Jaume Plensa, the world's preeminent sculptor working in the public realm, recently visited Davidson's campus to deliver a lecture on his work preceding the opening of the exhibition, "Jaume Plensa: Sculptures and Drawings" on display in the Van Every/Smith Galleries until Dec. 17.
The exhibition consists of works on paper, in bronze and in stainless steel from the past three years, including several works never before shown in the United States, such as Nuage VI, Rui Rui's Dream and Sanna's Dream. Many of the pieces in the exhibition complement Plensa's Waves III, a sculpture installed on Davidson's campus in the spring of 2013.
We talked to Plensa about his approach to different spaces and media, and his reaction to seeing Waves III on campus.
Q: How did you become interested in visual art?
A: I'm not sure why I became interested in art, because I don't have a tradition of it in my family. The big influences for me were actually writers. I was lucky that my father was a big reader, and I had the possibility to read all of his books and became interested in the personality of the poet, the figure of the poet, and the attitude of the poet towards creation. If I have to say which ones were the most key in the beginning, it would be Shakespeare, specifically Macbeth and the moment when he said, "Sleep no more." He's not talking about literal sleep, he's talking about sculpture – to touch a sculpture – because he realized he didn't kill a man, he killed the possibility to sleep. That kind of contradiction has interested me since the beginning. I was not influenced by one image; I was influenced by the possibility to dream about one image.
Q: How would you describe your work?
A: It's complex because if you would take the most exterior part of my work it seems that it's many lines, but in all of my work I'm trying to talk about the same thing, which is the human condition. It's in myself where I'm experiencing these ideas, because everyday when you look at yourself in the mirror you can verify the evolution of your body in parallel with the evolution of your soul, and my work tries to put a lot of emphasis on this message.
For me, the perfect sculpture is a message in a bottle, because you must take a lot of care that the bottle protects that message to reach as far as possible in a huge ocean, but the importance is not the bottle, it's what the bottle contains. It's in some ways a parallel with the body; the size and shape of the body don't matter, what matters is what the body contains. I take that idea in many different directions, such as the vibration of that material. Ideas are one more of our vibrations as we speak and the words fill space and stand frozen in the air; it's a way that we can transform into something physical. But it's also through remodeling human bodies with text and letters – not exactly with normal materials – to try to keep in position the emptiness, because we have to fill up with something other than physical materials.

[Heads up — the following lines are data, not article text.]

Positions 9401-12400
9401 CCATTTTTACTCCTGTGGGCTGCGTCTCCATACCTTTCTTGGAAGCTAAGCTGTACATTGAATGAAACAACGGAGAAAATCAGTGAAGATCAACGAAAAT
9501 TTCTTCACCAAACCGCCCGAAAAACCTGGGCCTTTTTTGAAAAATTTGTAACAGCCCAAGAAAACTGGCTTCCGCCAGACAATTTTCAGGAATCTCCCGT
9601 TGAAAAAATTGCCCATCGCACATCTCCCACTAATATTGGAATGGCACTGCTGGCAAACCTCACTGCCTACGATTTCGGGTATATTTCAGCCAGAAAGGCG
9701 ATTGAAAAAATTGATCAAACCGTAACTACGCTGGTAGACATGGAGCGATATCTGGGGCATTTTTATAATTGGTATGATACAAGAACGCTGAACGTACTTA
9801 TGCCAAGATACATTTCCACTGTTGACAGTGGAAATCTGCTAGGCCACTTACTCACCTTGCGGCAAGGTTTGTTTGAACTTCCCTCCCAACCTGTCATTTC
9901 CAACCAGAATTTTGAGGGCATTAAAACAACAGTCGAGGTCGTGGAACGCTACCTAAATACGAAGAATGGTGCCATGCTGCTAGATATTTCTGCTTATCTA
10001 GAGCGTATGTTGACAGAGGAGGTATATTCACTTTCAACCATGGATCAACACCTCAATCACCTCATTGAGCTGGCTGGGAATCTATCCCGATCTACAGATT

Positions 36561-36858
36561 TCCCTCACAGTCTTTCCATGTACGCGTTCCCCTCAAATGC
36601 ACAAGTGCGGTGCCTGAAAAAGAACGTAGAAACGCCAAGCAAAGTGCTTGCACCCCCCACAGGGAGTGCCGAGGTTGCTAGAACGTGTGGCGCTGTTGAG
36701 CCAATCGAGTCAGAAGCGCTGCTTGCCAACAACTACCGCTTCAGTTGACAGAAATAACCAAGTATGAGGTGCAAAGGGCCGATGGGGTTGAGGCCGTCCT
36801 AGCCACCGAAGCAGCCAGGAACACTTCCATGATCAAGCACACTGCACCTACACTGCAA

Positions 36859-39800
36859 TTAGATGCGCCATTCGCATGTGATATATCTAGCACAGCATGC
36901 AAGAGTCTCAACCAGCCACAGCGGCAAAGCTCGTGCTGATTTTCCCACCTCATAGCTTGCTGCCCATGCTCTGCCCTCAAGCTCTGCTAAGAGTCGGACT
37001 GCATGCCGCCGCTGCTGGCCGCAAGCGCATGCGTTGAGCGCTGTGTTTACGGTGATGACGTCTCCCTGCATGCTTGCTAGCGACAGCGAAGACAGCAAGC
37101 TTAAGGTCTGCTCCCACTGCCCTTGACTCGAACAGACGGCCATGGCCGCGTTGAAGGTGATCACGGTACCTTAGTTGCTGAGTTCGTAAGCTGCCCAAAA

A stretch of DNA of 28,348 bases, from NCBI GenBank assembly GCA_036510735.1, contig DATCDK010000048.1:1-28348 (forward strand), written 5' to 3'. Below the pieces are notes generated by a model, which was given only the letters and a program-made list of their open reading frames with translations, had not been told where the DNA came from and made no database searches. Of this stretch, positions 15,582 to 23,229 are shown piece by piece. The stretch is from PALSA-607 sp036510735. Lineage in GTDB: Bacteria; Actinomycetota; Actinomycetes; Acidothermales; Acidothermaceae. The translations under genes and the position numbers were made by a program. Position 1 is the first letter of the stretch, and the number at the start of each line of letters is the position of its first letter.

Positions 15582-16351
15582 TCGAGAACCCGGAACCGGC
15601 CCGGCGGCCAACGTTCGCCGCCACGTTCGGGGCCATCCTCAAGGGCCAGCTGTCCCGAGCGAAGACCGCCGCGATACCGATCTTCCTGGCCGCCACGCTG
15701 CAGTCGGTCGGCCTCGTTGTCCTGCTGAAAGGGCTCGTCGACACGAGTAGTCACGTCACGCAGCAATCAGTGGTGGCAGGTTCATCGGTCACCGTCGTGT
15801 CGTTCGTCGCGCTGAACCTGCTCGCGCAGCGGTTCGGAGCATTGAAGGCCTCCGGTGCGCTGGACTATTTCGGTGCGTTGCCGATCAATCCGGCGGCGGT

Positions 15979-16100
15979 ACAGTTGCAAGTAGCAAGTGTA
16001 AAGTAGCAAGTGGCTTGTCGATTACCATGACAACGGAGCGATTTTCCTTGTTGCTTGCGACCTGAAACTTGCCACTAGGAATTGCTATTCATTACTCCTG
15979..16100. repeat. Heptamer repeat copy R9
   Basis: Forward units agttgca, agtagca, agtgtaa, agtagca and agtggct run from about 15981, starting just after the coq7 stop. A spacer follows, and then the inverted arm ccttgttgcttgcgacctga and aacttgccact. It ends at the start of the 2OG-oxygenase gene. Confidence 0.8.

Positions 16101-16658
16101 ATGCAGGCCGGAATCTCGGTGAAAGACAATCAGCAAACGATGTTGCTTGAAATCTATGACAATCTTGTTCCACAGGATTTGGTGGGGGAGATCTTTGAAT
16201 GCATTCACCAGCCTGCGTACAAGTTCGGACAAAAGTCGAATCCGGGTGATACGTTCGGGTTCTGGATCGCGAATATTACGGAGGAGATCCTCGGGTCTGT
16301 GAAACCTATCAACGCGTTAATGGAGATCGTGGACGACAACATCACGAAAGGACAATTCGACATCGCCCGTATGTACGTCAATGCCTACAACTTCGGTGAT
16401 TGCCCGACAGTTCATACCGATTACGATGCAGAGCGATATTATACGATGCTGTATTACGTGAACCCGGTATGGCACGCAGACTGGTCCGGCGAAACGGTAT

Q: What role does self-portraiture play in your work?
A: When I say self-portrait, it's a very poetical approach, because in any case where I'm trying to copy or reproduce my face, it's more the concept in which we can dream about our perfect conditions; that means what could be our home, or our relationship with others, or what could protect me from society. In most of my work I'm trying to explore myself in those ideas and in some of them that is more evident.
I also like "self-portrait" as a word, because we are living in a period of time when it seems individuality is just disappearing in the middle of the group, and I guess I disagree with that. I think it's very important that you keep strongly your personality, ideas, and opinions, because if you don't have opinions you have nothing to exchange within the group. If you have opinions you have tools to explain yourself and criticize and agree and exchange energy with others.
Now we are at a point in society when it seems our opinions are less and less important in benefit of something we call society, and that's something I don't really understand because a society is composed of individuals like letters in my work. "A" could never be a "B" or "B" could never be a "C," but they work together so well to create complex bodies, and that is a beautiful metaphor about society – to be integrated into a group you must be very individual, and that might seem like a contradiction, but it's not believe me. As strongly as you try to preserve your own opinions, the more you're benefitting the community.
Q: Now that you've seen Waves III installed on campus, how do you think the piece has transformed and how does it complement the space?
A: When I visited the site, I was very impressed by how they installed the piece, because they used it as the heart of campus. The way that it is installed has a strange centrality because all pathways seem to lead there. My piece embraces many ideas that could be very useful in the academic setting, one which is language – the biological approach to language which is the single cell – and that is very interesting not only for people who like art but also physicians and biologists because it's a very general way to approach culture.